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HIPAA-Compliant Text Messaging: Best Practices and Policies

HIPAA-Compliant Text MessagingHIPAA compliant text messaging enables healthcare providers to securely communicate with patients and other healthcare providers. To ensure HIPAA compliance, you need to use HIPAA standards to create secure electronic data transmissions (in this case, text messages). The goal is to secure transmissions that contain protected health information (PHI).

To become HIPAA compliant, electronic communications need to be properly secured through various methods, including encryption, access administration, and notifications. HIPAA compliant messaging apps are also required to include a risk disclosure statement. This statement informs patients about data policies and risks, and gains user consent to these terms.

In this article, you will learn:

  • What is a HIPAA compliant texting app
  • Requirements for HIPAA Compliant Text Messaging
  • Key features of secure texting apps
  • Best practices for HIPAA compliant text messaging

What Is a HIPAA Compliant Texting App?

HIPAA compliant texting apps are messaging applications designed to protect electronic data according to HIPAA regulations. These regulations apply to protected health information (PHI) including patient details, demographics, health insurance information, images, and ID numbers.

HIPAA compliant apps provide a secure alternative to traditional pagers and enable healthcare staff to communicate with patients and other providers. These applications also enable system administrators to audit the transmission and access of electronic PHI (ePHI) to ensure compliance.

These applications enable healthcare professionals to communicate more easily with each other and help ensure that important health information for specific individuals is received in a timely manner, improving productivity and standards of patient care.

Requirements for HIPAA Compliant Text Messaging

To be HIPAA compliant, all electronic communications (such as texts) require a risk disclosure statement with patient consent. This statement must inform the patient that information sent electronically may be at risk of unauthorized exposure and allow the patient to decline receiving electronic communications.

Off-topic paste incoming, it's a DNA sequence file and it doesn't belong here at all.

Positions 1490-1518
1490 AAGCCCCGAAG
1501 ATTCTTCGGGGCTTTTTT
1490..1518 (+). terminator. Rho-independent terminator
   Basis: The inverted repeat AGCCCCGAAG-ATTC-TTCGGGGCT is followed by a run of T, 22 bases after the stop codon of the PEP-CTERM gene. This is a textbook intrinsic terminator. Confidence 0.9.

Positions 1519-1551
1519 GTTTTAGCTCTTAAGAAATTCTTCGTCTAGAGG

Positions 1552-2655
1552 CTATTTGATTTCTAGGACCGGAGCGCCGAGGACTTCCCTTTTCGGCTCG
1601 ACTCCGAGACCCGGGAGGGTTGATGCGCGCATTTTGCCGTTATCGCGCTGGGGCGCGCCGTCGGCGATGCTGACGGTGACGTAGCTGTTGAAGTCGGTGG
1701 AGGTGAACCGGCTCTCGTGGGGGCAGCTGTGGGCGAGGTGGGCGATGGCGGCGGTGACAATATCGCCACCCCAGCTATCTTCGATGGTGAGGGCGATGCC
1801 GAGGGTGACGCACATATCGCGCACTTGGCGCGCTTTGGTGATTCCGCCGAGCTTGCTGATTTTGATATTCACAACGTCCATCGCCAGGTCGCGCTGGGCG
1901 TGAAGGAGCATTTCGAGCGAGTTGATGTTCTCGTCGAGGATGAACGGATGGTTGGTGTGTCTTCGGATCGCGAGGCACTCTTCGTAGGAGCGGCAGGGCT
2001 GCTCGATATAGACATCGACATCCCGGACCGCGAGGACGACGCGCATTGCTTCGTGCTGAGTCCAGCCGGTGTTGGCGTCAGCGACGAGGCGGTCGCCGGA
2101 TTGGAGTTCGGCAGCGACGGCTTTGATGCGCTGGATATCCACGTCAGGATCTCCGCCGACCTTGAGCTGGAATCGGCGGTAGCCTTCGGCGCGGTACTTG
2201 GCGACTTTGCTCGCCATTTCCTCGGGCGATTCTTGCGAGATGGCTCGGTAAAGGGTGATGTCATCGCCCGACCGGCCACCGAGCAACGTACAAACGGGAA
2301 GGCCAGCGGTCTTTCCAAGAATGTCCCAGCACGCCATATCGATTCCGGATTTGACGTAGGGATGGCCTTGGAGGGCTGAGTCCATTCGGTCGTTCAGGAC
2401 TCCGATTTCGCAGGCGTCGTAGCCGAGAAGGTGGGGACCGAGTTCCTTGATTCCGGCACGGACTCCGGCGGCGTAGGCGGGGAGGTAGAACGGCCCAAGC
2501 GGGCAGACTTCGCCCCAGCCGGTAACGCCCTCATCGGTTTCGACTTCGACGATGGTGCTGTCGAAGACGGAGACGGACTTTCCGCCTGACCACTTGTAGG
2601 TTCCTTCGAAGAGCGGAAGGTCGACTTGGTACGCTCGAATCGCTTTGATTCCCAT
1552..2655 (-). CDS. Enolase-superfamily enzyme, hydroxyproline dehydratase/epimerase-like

Organizations can help ensure compliance by implementing applications with sufficient controls and encryption to meet HIPAA standards. These apps must also meet the Minimum Necessary Standard outlined by HIPAA regulations as well as the defined administrative, technical, and physical safeguards.

An exception to these HIPAA compliance requirements is if the U.S. Department of Health and Human Services waives HIPAA regulations. For example, following a natural disaster or other widespread event affecting public health. In these cases, some of the restrictions related to ePHI are waived or may not apply to certain Covered Entities. This is done to ensure that HIPAA regulations do not impede healthcare providers’ ability to serve patients during times of crisis.

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Key Features of Secure Texting Apps

When considering texting applications for healthcare, it is up to you to make sure the application you choose is compliant. However, there are certain features you might want to consider a must when assessing HIPAA compliant text messaging.

Here are key features of secure, HIPAA compliant texting apps:

  • Healthcare providers can communicate from a range of approved devices and can  receive real-time information secured with encryption.
  • Enterprise web access to log delivery notifications and read receipts to verify senders and recipients.
  • Information can be securely managed through features that enable you to remotely wipe message data.
  • Administrators can manage access settings from a central dashboard and provide or revoke access as needed.
  • Mobile applications include built-in logging and auditing features to ensure delivery and read receipt compliance.
  • Mobile and enterprise applications should have visibility to users’ availability.

Each of these features ensure the integrity of ePHI, enhance employee workflows, increase productivity, and help to raise the standard of patient healthcare in a cost-efficient manner.